“For me, despite my love of cool new gadgets, I always try to start from a place of what do I want my students to learn and what do I want them able to do. If the cool-to-play-with Google Glass or Apple Watch or other gadget isn’t the most efficient way to answer those questions then I don’t bring it into the class. I can’t promise I won’t get one for myself though.”
There is a wonderful multi-part series on Slate’s Schooled section called “The Big Shortcut” on the advantages and disadvantages of using software for credit recovery. The first story is here. In a nutshell, there are real pros and cons to consider if your district is going to use software:
easy to implement for administrators
easy for students to use
flexible use of time and space is great for students with other obligations
students can learn basic facts and skills
allows focus on content rather than socializing
boring and isolating
easy for students to game and/or Google
easy for students to “pretest” out quickly
difficult for students who are not self-motivated or who need structure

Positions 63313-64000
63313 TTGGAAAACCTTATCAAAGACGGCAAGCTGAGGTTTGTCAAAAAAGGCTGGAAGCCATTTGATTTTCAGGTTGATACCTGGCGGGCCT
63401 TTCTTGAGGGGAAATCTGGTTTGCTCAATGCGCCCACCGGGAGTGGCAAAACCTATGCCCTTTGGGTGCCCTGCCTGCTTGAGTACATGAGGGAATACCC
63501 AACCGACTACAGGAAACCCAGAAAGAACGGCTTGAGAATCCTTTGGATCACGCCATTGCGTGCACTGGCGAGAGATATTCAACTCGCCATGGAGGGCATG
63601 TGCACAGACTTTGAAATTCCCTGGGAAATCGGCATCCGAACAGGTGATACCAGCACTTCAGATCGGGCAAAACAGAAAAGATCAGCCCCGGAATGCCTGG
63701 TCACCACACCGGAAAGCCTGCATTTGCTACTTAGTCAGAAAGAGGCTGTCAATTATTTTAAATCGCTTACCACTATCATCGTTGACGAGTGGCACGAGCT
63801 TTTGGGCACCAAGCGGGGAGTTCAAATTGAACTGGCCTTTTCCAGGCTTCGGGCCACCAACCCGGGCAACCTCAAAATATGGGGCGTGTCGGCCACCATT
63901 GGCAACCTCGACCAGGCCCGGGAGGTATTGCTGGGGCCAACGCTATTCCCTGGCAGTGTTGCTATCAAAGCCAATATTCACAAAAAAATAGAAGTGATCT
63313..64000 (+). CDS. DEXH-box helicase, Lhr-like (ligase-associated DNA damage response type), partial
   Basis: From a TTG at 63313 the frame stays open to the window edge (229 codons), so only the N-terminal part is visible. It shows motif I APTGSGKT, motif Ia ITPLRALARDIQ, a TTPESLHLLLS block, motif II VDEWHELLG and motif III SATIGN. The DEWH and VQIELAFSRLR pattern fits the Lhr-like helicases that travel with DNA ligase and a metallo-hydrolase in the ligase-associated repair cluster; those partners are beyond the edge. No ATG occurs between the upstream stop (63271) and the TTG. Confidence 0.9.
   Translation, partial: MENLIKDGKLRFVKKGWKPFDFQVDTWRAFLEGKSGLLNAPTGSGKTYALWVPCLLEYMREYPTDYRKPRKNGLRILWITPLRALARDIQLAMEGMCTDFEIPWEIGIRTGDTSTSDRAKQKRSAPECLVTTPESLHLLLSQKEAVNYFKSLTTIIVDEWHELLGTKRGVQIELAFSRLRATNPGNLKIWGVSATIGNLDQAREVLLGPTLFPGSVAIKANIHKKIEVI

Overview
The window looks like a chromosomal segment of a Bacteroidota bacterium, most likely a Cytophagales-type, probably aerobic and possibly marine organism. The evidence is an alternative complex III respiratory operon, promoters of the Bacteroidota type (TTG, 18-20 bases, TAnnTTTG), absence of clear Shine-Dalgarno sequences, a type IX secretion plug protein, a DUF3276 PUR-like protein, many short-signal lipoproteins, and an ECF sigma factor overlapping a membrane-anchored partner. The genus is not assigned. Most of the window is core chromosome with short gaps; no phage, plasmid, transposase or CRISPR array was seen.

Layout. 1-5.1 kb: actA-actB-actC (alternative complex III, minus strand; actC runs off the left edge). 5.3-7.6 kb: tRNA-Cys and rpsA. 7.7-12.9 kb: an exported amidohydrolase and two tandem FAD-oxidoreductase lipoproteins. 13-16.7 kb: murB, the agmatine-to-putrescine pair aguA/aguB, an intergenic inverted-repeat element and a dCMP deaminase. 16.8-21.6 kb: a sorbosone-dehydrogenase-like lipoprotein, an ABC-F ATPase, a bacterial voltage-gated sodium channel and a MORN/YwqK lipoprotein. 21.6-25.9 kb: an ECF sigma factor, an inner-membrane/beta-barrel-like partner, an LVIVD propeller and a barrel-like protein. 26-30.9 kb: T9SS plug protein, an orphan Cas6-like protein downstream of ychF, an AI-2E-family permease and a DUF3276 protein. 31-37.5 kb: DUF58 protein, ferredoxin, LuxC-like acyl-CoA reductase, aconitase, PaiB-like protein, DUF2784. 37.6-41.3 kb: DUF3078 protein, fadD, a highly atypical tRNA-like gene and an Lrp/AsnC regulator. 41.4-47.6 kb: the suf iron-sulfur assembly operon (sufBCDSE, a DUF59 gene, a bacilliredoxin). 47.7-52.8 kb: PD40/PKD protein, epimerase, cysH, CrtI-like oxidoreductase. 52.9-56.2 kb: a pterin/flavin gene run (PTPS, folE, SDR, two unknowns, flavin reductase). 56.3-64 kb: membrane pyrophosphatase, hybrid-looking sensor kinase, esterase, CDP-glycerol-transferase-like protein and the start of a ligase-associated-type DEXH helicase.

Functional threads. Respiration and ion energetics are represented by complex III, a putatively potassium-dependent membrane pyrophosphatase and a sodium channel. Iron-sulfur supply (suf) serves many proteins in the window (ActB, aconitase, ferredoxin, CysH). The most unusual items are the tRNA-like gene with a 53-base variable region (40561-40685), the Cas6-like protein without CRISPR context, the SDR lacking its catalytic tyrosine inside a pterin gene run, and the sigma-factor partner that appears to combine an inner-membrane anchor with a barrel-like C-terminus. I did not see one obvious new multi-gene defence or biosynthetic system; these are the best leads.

shallow content emphasizing breadth instead of depth
shallow assessment (as in multiple choice assessments vs. essays, presentations, or products)
linear presentation of material does not allow exploration
The most successful curricula heavily involve teachers and the class looks more like a blended class than computer lab. Students get the actual teaching that they need while proceeding in an environment that is an alternative to traditional classes.
Therefore, the questions to keep in mind about using software for credit recovery (and credit acceleration!) include the following:
do you have subject-area teachers available to monitor, assess, and give assistance and feedback?
in social studies, is the software consistently updated? (For example, WorldView programs were the social studies component of Edmentum’s Plato Courseware for many years, but their version is no longer updated by us.)
is there a discussion component (either virtual or IRL)?
does the software’s content comprehensively cover your state’s standards? Look for software that has made it through your state’s textbook adoption process, which is a higher standard.
are there options for different types of assessment (not just multiple choice questions)? WorldView programs have different levels of multiple choice questions (factual, conceptual, chronological, and image), guided and un-guided essays, short answer questions, and projects.